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Political divisions of Bosnia and Herzegovina

From Wikipedia, the free encyclopedia

Political divisions of Bosnia and Herzegovina
Politička podjela Bosne i Hercegovine
Политичка подјела Босне и Херцеговине
Political divisions of Bosnia and Herzegovina
Political divisions of Bosnia and Herzegovina: Republika Srpska entity (1), Federation of Bosnia and Herzegovina entity (2), Brčko District condominium (3)
CategoryFederated state
Location Bosnia and Herzegovina
Created
Number2 entities and 1 condominium
Populations83,560 (Brčko District) – 2,219,220 (Federation of Bosnia and Herzegovina)
Areas493 km² (Brčko District) – 26,110.5 km² (Federation of Bosnia and Herzegovina)

The political divisions of Bosnia and Herzegovina were created by the Dayton Agreement. The Agreement divides the country into two federal entities: the Federation of Bosnia and Herzegovina (FBiH) and the Republika Srpska (RS).

The Federation of Bosnia and Herzegovina (FBiH) is composed of mostly Bosniaks and Croats, while the Republika Srpska (RS) is composed of mostly Serbs.

Each entity governs roughly one half of the state's territory. The Federation of Bosnia and Herzegovina itself has a federal structure and consists of 10 autonomous cantons.

Overview

The Federation and the Republika Srpska governments are charged with overseeing internal functions. Each has its own government, flag and coat of arms, president, legislature, police force, customs, and postal system. The police sectors are overseen by the state-level ministry of safety affairs. Since 2005, Bosnia and Herzegovina has one set of Armed forces.

The Inter-Entity Boundary Line is not determined by natural geographical features of the country. It rather follows the military front-lines as they were at the end of the Bosnian War. On the ground, there is no active border between RS and FBiH, and one would generally not know the difference when crossing from one entity into another.

The city of Brčko in northeastern Bosnia is a seat of the Brčko District, a self-governing administrative unit; it is part of both the Federation and Republika Srpska. The district remains under international supervision.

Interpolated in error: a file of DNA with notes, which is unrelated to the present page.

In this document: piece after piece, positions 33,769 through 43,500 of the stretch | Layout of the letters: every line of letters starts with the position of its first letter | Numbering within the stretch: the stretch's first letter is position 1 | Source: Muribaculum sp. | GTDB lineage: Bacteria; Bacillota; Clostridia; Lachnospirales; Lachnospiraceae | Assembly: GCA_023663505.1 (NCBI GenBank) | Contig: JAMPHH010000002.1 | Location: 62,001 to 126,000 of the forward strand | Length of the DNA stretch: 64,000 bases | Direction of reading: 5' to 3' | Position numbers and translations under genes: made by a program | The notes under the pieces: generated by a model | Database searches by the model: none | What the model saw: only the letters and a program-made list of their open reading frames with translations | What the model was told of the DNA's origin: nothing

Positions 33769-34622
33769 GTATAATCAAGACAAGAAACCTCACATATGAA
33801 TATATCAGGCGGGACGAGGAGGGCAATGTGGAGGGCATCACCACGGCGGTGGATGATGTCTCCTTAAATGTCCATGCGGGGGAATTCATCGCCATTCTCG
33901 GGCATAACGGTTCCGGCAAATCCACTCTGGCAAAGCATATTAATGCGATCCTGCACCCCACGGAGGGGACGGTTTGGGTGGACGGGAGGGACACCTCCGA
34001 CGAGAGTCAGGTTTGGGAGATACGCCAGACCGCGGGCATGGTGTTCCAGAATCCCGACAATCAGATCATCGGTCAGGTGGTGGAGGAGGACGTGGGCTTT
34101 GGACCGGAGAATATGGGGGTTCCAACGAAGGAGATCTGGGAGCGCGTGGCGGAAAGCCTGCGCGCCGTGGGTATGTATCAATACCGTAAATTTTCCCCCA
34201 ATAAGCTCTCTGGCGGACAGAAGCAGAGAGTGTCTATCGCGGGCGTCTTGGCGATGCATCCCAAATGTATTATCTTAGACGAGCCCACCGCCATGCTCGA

The Federation is further divided into ten cantons, which are then subdivided into municipalities. The Republika Srpska is divided directly into municipalities.

List

Name Area
(km2)
Pop. Ethnic
groups
Munic. Status Map
 Federation of Bosnia and Herzegovina
Federacija Bosne i Hercegovine
Федерација Босне и Херцеговине
26,110.5 2,219,220 Bosniaks (70.40%)
Croats (22.44%)
Serbs (2.55%)
79
(including 22 cities)
Entity
Federation of Bosnia and Herzegovina in Bosnia and Herzegovina.svg
 Republika Srpska
Република Српска
Republika Srpska
24,532.8 1,218,107 Serbs (82.95%)
Bosniaks (12.69%)
Croats (2.27%)
64
(including 10 cities)
Entity
Republika Srpska in Bosnia and Herzegovina.svg
Brčko District
Brčko Distrikt
Брчко Дистрикт
493 83,516 Bosniaks (42.36%)
Serbs (34.58%)
Croats (20.66%)
Self-governing
district
Brcko District in Bosnia and Herzegovina.svg

References

See also

Further reading

  • Bahtić-Kunrath, Birgit (2011). "Of veto players and entity-voting: institutional gridlock in the Bosnian reform process". Nationalities Papers. 39 (6): 899–923. doi:10.1080/00905992.2011.614224. ISSN 0090-5992. S2CID 153850550.
  • Belloni, Roberto (2009). "Bosnia: Dayton is Dead! Long Live Dayton!". Nationalism and Ethnic Politics. 15 (3–4): 355–375. doi:10.1080/13537110903372367. hdl:11572/76874. ISSN 1353-7113. S2CID 143858915.
  • Bose, Sumantra (2005). "The Bosnian State a decade after Dayton". International Peacekeeping. 12 (3): 322–335. doi:10.1080/13533310500074028. ISSN 1353-3312. S2CID 145810090.
  • Cooley, Laurence (2013). "The European Union's approach to conflict resolution: Insights from the constitutional reform process in Bosnia and Herzegovina". Comparative European Politics. 11 (2): 172–200. doi:10.1057/cep.2012.21. ISSN 1472-4790. S2CID 144140751.
  • Hayden, Robert M. (2005). ""Democracy" without a Demos? The Bosnian Constitutional Experiment and the Intentional Construction of Nonfunctioning States". East European Politics and Societies and Cultures. 19 (2): 226–259. doi:10.1177/0888325404272679. ISSN 0888-3254. S2CID 145709568.
  • Keil, Soeren; Kudlenko, Anastasiia (2015). "Bosnia and Herzegovina 20 Years after Dayton: Complexity Born of Paradoxes" (PDF). International Peacekeeping. 22 (5): 471–489. doi:10.1080/13533312.2015.1103651. ISSN 1353-3312. S2CID 146390988.
  • Perry, Valery (2015). "Constitutional Reform in Bosnia and Herzegovina: Does the Road to Confederation go through the EU?". International Peacekeeping. 22 (5): 490–510. doi:10.1080/13533312.2015.1100082. ISSN 1353-3312. S2CID 151456221.
  • Sebastian, Sofia (2009). "The Role of the EU in the Reform of Dayton in Bosnia-Herzegovina". Ethnopolitics. 8 (3–4): 341–354. doi:10.1080/17449050903086948. ISSN 1744-9057. S2CID 143308393.
  • Touquet, Heleen; Vermeersch, Peter (2008). "Bosnia and Herzegovina: Thinking Beyond Institution-Building". Nationalism and Ethnic Politics. 14 (2): 266–288. doi:10.1080/13537110801985120. ISSN 1353-7113. S2CID 144848639.

External links

This page was last edited on 12 November 2022, at 21:06
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